Have you ever been on a first date with a girl who is smart, attractive, charismatic, and sincerley laughs at your sense of humour? She's got alot going for her and you think a second date is a good idea. You follow up with the second date, things are going well when she says, "I really like you, you're such a nice grounded guy, so I have to be honest with you before this goes any further. What I'm about to say I desperately hope won't change things between us". You wait with baited breath. What could it be. Suddenly she blurts out, " I HAVE GENITAL WARTS!" She goes on to say it's not that bad and that she hasn't a breakout in a few years. She's pretty and everthing, but all your hearing is "GENITAL WARTS!".
This is what this hike was like for me.
I had been there with a bunch of CT'ers a while back, and I found the area to be pretty spectacular. Massive trees, snow capped mountains, beautiful river and not too many people, so a second date was in order to get a bit more intimate with this area. I brought my buddy Scott along to show him just what I was talking about.
Early morning looking across the lake...
...and back down the lake.
Couple zoom shots.
Pretty sexy so far.
The first few minutes of the trail. (Enjoy it while it lasts.)
We come to a great spot where the water is begging us to enjoy her soothing pleasures. "Don't I look inviting?" she says.
We soon realize we are at a dead-end. We feel slightly deceived, and back-track to find the trail proper. We soon come to an area of fabulous old growth. The forest has redeemed herself, our trust is now rebuilding.
She beckons us deeper and tempts us with glimpses of splendour such as these....
A clear trail...
Don't be fooled. This is nothing more that a sultry ploy to intice you further into her snare. We soon discovered that while she looks good from afar, she is far from good.
This was her calling card.
The trail is so completely over-grown it spots it is easy to lose. Devils club is constant, thick prickly berry bushes are 6-8 feet high in many (most) places after the first 45 minutes and some of these stretches are long. Oh, did I mention the alder? Don't get me started on the amount of blow-down that completely disguises large sections of the route. The only way to tell if your on the trail is by letting your feet be your eyes; they will tell you if you are still on the firm packed trail or if you have ventured slightly off course. Much of the day was trying to ensure we are on the right path, and this included acting more like a bull in china shop. Head down, hiking poles out-stretched in front of you as a somewhat ineffective shield, and then just power through hoping you'll come out into a clearing. The forest constantly teases you just enough with promises of a clear trail, or perhaps a fantastic large tree, or maybe some log crossings just to keep it interesting.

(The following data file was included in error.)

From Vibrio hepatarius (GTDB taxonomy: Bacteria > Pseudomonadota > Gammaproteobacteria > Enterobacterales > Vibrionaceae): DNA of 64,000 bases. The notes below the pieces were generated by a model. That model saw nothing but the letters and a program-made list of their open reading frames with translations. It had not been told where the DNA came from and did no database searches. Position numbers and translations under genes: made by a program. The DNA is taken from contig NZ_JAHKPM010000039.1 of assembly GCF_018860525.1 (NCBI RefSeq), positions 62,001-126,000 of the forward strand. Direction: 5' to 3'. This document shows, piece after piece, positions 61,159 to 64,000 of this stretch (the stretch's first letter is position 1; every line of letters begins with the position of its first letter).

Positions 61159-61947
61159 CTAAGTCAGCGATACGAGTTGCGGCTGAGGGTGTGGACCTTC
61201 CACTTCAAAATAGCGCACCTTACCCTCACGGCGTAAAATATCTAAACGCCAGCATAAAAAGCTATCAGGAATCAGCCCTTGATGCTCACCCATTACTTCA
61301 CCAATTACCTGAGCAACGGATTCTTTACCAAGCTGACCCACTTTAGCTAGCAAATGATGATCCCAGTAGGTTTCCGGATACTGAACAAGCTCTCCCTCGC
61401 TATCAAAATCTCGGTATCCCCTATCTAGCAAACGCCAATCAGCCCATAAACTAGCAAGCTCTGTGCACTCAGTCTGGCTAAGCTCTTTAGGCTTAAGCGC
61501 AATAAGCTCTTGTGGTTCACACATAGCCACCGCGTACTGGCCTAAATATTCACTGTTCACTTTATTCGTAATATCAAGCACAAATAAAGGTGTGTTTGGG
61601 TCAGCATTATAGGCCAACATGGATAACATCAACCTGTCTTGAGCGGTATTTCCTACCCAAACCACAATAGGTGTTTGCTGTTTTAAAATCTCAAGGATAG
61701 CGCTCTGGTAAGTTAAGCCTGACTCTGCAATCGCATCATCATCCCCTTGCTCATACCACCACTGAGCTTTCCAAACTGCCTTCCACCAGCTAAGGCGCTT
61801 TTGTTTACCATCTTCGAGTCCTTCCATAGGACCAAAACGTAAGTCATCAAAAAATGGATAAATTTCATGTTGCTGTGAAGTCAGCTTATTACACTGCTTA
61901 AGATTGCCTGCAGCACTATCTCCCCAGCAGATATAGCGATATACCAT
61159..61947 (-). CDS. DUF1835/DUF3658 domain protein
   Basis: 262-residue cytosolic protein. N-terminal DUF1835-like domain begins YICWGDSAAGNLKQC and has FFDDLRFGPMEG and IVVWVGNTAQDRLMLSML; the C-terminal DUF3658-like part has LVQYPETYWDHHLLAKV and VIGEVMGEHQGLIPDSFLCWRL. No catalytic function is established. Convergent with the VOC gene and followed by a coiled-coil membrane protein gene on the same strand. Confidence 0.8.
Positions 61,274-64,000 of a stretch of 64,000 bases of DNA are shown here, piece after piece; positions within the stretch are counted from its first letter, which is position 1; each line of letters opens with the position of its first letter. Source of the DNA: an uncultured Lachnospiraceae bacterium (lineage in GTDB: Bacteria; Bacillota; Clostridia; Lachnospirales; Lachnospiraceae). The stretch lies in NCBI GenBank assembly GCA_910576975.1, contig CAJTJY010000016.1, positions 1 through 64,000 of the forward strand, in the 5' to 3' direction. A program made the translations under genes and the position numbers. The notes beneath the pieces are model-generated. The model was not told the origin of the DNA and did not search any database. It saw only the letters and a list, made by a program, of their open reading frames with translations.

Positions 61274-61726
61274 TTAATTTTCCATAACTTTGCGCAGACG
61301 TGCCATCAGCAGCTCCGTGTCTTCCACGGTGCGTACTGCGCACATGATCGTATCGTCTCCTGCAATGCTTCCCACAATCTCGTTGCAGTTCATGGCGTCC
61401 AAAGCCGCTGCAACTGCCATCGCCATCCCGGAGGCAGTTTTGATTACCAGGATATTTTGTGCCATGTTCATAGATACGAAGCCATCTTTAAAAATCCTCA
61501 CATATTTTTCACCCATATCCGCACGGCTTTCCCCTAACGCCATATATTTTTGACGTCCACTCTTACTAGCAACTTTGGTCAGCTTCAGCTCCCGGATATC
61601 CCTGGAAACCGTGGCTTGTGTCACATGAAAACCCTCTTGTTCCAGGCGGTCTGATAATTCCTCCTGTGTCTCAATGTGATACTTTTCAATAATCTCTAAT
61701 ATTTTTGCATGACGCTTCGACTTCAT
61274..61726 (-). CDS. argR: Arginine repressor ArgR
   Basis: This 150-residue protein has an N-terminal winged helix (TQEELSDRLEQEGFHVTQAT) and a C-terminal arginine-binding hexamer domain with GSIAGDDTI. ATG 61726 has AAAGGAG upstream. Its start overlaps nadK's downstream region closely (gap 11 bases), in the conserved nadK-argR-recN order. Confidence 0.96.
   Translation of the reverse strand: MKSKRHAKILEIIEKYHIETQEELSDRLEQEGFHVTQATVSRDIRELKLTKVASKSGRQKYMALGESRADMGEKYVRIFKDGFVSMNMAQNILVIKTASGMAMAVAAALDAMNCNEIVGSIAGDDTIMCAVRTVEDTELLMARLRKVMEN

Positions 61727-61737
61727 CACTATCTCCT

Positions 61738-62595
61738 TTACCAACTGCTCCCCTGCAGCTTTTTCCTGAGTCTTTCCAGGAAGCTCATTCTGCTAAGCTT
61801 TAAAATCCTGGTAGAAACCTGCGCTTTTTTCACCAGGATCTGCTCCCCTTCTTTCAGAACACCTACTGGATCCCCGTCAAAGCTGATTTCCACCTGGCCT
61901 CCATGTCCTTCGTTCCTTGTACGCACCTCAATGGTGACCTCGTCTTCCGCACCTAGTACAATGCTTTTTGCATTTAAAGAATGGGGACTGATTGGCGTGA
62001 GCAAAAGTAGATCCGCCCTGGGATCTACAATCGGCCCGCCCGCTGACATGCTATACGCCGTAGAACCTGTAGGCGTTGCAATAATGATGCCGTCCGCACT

She seems nice but I'm constantly being bitch-slapped; I'm losing my patience and I'm ready to snap. I've lost skin to tree branches, bushy growth, and a tenacious horse-fly that I like to call "Lucky". (He got away, but I came very close.)
I thought I had the last laugh when I found a nice little beach near the border for lunch and some rest.
In the end, she won. (But I did manage to make it back to the truck before it totally fell apart. At least I can now justify new boots.)
If you decide to do this hike, please don't be fooled by her beauty....and bring protection, cause you WILL need it.